• type [*<TAB> to generate an inline link with the contents of the clipboard as the url.

pandoc-section-folding

The bundle tells vim to fold documents by section. If you haven't used folding before, see |fold-commands|.

Folding can slow things down. To disable it, set g:pandoc_no_folding:

let g:pandoc_no_folding = 1

For more powerful folding and outline support, use VOoM. If you are using VOoM, you can use <localleader>o to open it in markdown mode when editing a pandoc file.

pandoc-citation-completion

pandoc-bibfiles

In order to complete citation keys, we need to know the location of your bibliographical database. When opening a file, we try to find something appropiate. We look in various places for files with the extension .bib, .biblatex (BibTeX), .mods (MODS), .ris (RIS), or .json (citeproc's JSON), in that order. We add them to a buffer-local variable called b:pandoc_bibfile.

If you want, you can set a default bibliography to add to this list by putting something like

let g:pandoc_bibfiles = ['/the/path/to/your/bibtex/file.bib']

in your vimrc.

You can set b:pandoc_bibfiles and g:pandoc_bibfiles to any format citeproc-hs supports.

Please note the following regarding the searches we perform in order to determine the value of b:pandoc_bibfiles: The first place we look is in the directory that contains the file in the current buffer. In that directory, we first look for a file that shares the same basename as the file in the current buffer, but with a bibfile extension. So, for example, if you are editing

/some/long/path/to/your/file.markdown

we will look for

/some/long/path/to/your/file.bib
/some/long/path/to/your/file.biblatex
/some/long/path/to/your/file.xml

and so on. If no such file is in the directory, we then look for a file named default with an appropriate extension.

If we can't find anything in the directory of file in the current buffer, we proceed to look for files named default with an appropriate extension in your pandoc data directory (~/.pandoc on POSIX systems). If you want to use a single global bibliographic database for all your documents, we recommend that you put it (or a symlink to it) here.

If we don't find anything in your data directory, we look in your local texmf tree, using the path specified by

kpsewhich -var-value TEXMFHOME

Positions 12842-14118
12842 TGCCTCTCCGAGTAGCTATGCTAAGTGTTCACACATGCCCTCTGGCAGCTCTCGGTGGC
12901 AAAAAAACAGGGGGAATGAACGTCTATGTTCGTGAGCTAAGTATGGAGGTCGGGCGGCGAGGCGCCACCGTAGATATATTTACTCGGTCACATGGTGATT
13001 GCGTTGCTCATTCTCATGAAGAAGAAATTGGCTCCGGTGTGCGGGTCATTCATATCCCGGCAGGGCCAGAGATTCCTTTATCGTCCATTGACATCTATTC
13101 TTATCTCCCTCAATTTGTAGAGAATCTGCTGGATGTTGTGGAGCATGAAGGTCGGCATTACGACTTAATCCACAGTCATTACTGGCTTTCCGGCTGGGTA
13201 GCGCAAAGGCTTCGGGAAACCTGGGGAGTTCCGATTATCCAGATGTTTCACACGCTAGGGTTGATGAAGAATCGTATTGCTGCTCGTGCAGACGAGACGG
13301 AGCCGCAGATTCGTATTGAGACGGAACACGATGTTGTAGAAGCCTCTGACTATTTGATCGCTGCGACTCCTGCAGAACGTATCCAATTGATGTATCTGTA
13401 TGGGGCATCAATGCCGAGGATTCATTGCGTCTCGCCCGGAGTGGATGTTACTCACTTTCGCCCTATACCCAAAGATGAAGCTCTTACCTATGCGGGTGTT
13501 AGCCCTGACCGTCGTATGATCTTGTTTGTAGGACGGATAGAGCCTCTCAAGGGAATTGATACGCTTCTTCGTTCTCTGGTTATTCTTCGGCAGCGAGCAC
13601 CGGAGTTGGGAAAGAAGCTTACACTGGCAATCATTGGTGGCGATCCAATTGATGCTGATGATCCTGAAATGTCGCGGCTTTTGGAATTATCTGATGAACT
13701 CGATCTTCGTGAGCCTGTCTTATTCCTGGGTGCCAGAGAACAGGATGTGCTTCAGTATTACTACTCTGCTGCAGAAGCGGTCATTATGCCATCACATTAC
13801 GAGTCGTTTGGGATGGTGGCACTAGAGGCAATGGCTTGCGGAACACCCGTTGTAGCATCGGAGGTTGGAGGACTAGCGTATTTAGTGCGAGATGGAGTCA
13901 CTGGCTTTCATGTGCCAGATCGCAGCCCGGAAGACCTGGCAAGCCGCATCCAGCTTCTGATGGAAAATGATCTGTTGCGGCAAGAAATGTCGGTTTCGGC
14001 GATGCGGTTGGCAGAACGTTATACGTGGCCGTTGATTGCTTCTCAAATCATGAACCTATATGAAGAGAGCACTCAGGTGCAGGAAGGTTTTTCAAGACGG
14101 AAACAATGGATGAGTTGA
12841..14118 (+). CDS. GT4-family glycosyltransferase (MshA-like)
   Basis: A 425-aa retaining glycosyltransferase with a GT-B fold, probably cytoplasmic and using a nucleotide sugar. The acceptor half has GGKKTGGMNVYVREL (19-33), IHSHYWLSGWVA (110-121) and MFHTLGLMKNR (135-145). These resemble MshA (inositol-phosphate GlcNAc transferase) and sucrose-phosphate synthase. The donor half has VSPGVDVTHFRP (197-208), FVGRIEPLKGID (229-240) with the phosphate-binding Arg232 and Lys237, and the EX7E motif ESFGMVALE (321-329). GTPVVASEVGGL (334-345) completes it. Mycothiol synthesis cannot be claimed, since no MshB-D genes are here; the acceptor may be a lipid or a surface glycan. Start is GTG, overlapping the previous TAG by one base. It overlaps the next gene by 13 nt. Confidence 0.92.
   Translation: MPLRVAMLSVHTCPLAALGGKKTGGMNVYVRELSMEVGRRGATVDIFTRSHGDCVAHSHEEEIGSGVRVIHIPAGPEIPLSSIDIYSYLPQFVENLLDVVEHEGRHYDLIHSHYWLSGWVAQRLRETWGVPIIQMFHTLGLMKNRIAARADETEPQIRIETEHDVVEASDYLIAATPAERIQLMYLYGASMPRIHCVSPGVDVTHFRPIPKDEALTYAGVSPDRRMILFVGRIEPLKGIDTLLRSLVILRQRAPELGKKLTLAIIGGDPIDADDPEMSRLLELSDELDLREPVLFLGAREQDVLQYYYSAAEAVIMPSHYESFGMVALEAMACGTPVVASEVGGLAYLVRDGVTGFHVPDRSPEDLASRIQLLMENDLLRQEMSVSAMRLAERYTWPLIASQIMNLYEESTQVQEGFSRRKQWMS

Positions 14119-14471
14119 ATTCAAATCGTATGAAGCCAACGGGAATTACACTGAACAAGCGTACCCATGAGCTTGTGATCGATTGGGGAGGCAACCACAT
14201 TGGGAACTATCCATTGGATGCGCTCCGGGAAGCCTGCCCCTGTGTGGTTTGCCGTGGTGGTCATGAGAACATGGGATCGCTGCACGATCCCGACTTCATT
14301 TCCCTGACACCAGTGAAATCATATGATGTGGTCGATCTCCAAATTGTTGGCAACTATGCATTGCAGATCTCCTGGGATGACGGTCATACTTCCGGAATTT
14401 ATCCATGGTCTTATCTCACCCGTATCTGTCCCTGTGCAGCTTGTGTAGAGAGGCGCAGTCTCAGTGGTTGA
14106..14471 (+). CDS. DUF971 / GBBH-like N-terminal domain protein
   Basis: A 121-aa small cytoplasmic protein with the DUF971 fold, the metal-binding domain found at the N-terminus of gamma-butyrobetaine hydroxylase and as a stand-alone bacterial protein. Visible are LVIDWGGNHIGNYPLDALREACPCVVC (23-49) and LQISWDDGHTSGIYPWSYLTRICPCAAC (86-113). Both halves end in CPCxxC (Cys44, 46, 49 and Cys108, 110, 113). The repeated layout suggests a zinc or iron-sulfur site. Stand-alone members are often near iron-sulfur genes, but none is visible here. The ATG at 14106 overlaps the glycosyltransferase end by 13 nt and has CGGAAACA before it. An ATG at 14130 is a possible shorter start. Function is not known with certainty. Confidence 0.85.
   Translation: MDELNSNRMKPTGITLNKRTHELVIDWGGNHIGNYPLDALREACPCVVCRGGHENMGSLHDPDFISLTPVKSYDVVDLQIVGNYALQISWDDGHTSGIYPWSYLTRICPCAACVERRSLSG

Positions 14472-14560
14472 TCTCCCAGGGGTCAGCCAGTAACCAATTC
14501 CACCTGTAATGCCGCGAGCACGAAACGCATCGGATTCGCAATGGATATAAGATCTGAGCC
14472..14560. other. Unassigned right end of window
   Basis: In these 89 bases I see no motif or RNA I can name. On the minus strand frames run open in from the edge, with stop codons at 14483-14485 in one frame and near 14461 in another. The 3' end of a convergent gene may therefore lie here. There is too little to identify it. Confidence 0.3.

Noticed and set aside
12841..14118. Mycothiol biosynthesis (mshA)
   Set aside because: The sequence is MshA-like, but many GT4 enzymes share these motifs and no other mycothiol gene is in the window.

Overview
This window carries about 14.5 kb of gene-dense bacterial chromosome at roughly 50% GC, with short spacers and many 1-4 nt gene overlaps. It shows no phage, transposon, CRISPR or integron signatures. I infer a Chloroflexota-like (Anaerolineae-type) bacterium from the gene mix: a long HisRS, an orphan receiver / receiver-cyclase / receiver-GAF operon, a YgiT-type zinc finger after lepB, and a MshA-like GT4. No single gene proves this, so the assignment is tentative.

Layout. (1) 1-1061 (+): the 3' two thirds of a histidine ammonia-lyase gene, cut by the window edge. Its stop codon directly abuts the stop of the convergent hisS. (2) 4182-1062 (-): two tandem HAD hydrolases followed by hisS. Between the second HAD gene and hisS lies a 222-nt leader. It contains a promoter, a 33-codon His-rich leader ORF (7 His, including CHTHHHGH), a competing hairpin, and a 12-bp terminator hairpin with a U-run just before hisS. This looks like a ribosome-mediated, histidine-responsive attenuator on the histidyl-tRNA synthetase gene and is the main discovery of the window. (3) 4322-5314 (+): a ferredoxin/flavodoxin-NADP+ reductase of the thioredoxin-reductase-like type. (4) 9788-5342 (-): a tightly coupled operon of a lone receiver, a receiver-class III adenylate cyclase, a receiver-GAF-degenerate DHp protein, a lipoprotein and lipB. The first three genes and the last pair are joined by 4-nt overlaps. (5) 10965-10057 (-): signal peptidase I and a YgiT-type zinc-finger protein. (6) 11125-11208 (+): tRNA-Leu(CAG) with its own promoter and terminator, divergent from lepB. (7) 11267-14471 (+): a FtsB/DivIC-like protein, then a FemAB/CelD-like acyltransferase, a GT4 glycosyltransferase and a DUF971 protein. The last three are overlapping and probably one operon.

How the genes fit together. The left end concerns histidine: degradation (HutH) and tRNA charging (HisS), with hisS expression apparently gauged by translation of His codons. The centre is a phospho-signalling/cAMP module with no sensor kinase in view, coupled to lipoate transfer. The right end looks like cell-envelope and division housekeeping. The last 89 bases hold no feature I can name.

Again, we look for a file named default with an appropriate extension.

You can always check to see what we've settled on for the buffer by

:echo b:pandoc_bibfiles

Using Citation Completion

To use completion, start typing a citekey, e.g.,

@geac

and then, while still in insert mode, hit CTRL-X CTRL-O (vim's shortcut for |omni-completion|), and you'll get a popup window with a list of matching keys, e.g.,

@geach1970   Geach, P. T. – Entailment
@geach1972   Geach, P. T. – Logic Matters

Regular expressions work too:

@le.*90

should suggest both '@leftow1990' and '@lewis1990', assuming those are both keys in your bibliography.

The plugin also provides support for using this with SuperTab. You will want something like this in your vimrc:

let g:SuperTabDefaultCompletionType = "context"

Then you can just hit <TAB> in the middle of typing a citation to complete the citation.

pandoc-use-bibtool

By default, citation completion only matches entries by citekey. If you have bibtool installed, and your bibliography is a bibtex file, and you set

let g:pandoc_use_bibtool = 1

we will match by all keyword in all fields, so that

@armstrong

might return both

@armstrong1989    Armstrong, David M. - A Combinatorial Theory of Possibility
@lewis1992        Lewis, David - Armstrong on Combinatorial Possibility

pandoc-citation-dictionary

Omni-completion of citations is quick and powerful. But maybe you just want dictionary completion of citations? If you create a text file,

~/.pandoc/citationkeys.dict

that contains a list of citation keys, one per line, like so

@adams1967a
@adams1971
@adams1972a
@adams1974
@adams1977
@adams1986a

we will add those keys to vim's |dictionary|, allowing for completion by typing part of a citekey, e.g.,

@adams19

and then hitting CTRL-X CTRL-K (or via SuperTab).

pandoc-conversion-functions

Pandoc can be used to perform lots of different conversions. We've made no attempt to provide functions that cover all these possibilities, since it is easy to do something like

:!markdown2pdf %

If there is a particular conversion that you do all the time with a particular set of options, you might want to define a leader mapping in your vimrc.

PandocRegisterExecutor

Better yet, you can define a command and a mapping using the PandocRegisterExecutor command. It tells vim-pandoc to register some local commands and mappings for a certain set of pandoc parameters. We call this an executor. The syntax of PandocRegisterExecutor is

:PandocRegisterExecutor NAME MAP TYPE COMMAND

where NAME is the name of the Command, MAP is the mapping for it, TYPE is the extension of the created file, and COMMAND is a description of the command to create the document. For example: